What is a Settlement Agreement?
A Settlement Agreement is a legally binding contract between employer and employee which usually brings the employer and employee relationship to a mutual end. A Settlement Agreement can also be used where the employment is ongoing, but both parties want to settle a disagreement that has risen.
For employers, a Settlement Agreement is a method of settling any potential claims that an employee may have against the employer and secures a 'clean break' for both employer and employee providing a practical and effective solution to the ending of a contract.
The Settlement Agreement should provide a breakdown of the payments being agreed and also state whether any are to be paid to the employee free of tax.
See our article on negotiating your settlement agreement here.
Payments of up to £30,000 compensation can often be paid without tax being deducted, if the payment is being made on an “ex-gratia basis” (that is, it’s a payment you have decided to make rather than one you are legally obliged to make) or as damages to compensate for a breach of contract. However, this can be a tricky area and it’s always advisable to obtain legal advice before committing to making a tax-free payment.
How much should be paid in a Settlement Agreement?
There is no set scale of payments and the amount depends on the individual circumstances of each case. Possible factors to consider are:
Service length of the employee
The circumstances around why you are offering a Settlement Agreement
The potential liability and cost of defending a claim in an Employment Tribunal.
10-Step Guide to Calculate Your Settlement Agreement
Calculating the sum of money you are owed is highly involved and there is a lot to take into consideration. Given the vast amount of details you need to check, we have put together a step-by-step guide that covers everything you need to think about.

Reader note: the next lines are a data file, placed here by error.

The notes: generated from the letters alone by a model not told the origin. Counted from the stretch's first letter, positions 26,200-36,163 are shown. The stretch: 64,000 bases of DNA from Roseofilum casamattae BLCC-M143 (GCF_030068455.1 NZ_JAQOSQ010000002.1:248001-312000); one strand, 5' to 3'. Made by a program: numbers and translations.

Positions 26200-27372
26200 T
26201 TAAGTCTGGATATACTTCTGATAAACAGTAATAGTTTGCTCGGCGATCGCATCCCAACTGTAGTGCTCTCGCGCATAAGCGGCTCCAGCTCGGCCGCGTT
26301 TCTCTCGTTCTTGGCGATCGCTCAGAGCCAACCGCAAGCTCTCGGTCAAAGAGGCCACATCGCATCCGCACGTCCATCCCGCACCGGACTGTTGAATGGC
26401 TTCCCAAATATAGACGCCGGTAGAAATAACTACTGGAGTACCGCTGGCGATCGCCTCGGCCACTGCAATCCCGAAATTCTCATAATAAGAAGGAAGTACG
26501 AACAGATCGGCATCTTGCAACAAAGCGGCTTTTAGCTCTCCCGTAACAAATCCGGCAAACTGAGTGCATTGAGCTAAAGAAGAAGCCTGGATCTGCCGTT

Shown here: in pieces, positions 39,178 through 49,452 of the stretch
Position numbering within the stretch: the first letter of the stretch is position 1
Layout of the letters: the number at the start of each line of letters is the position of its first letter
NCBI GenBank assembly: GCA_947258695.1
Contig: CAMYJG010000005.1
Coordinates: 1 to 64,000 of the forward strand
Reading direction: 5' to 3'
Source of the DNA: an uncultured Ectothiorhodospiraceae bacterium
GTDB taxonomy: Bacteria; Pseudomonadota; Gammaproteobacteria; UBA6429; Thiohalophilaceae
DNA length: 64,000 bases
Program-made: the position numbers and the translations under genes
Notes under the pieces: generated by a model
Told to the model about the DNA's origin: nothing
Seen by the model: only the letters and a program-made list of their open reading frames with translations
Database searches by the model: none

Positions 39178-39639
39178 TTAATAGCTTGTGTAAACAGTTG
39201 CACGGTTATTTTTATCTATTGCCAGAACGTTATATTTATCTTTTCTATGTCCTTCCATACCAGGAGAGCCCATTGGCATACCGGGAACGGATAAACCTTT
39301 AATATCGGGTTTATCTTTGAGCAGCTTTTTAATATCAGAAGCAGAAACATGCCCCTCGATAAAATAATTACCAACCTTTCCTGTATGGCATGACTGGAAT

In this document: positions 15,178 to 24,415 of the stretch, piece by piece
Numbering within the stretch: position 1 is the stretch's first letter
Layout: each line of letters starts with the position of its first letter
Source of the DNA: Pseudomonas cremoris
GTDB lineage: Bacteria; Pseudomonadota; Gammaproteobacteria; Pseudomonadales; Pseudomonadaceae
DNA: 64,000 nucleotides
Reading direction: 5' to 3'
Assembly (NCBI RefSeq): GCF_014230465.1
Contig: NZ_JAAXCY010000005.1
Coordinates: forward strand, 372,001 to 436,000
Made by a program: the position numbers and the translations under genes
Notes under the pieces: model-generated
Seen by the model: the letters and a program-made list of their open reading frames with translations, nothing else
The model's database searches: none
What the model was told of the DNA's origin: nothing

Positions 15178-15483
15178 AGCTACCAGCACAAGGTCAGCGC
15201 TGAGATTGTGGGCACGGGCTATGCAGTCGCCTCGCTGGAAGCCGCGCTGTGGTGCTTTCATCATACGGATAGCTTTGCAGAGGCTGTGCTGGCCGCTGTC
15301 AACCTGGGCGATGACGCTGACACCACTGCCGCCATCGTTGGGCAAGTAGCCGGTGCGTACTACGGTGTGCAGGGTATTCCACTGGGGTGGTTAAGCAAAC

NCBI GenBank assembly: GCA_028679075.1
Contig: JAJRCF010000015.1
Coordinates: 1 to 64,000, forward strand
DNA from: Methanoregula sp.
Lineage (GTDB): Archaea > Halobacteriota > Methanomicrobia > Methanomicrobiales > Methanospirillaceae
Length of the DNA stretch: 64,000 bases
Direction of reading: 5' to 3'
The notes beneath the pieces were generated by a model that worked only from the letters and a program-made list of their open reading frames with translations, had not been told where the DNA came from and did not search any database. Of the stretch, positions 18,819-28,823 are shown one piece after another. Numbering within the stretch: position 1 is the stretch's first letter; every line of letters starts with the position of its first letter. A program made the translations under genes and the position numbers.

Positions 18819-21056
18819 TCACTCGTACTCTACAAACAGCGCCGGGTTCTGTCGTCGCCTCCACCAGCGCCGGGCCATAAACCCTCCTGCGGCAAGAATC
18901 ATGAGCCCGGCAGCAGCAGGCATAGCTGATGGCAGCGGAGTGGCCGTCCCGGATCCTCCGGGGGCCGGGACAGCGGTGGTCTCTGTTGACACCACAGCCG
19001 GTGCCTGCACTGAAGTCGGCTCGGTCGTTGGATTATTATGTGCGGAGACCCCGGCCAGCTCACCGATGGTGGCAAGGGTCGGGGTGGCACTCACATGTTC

What non-financial terms can be included in a Settlement Agreement?
Often an agreed reference will become part of the Settlement Agreement. A clause in the Settlement Agreement will require the employer, when providing a reference for the employee, to not deviate from the wording of the agreed reference which has been agreed within the Settlement Agreement.
A confidentiality clause will also be included, requiring the employee to keep the terms of the agreement, the payment amount and the reasons for the Settlement Agreement confidential. There is also often a clause preventing the employee from making any derogatory comments about the employer.
The Settlement Agreement will also be clear about what is not included within the agreement, for example the employee does not give up any pension rights they have accrued and is free to pursue a personal injury claim in respect of any injury suffered during their employment, but of which they are currently unaware at the time.
Advantages of Settlement Agreements:
Avoids costs of tribunal proceedings
Sets out terms agreeable to both employer and employee
The employee has the certainty of a settlement sum
The employer is protected against employment claims
It is customary for an employer to pay the legal costs incurred by the employee, but only if the employee enters into the Settlement Agreement and the employer may limit costs to a specific amount.
At Lawson-West we recommend seeking legal advice should you have a potential claim made against you - to ensure you follow the correct procedures and do not miss anything that is crucial in the process. Claims can be very costly and need to be carefully considered early on.
Our employment team is able to provide the appropriate advice and guidance in relation to Employment Tribunals. We offer no-obligation initial appointments and can meet you at any of our office locations in Market Harborough or Leicester.
Please contact us on Tel: 0116 212 1000 or 01858 445 480, alternatively complete the free Contact Us form here and we will get in touch as soon as possible.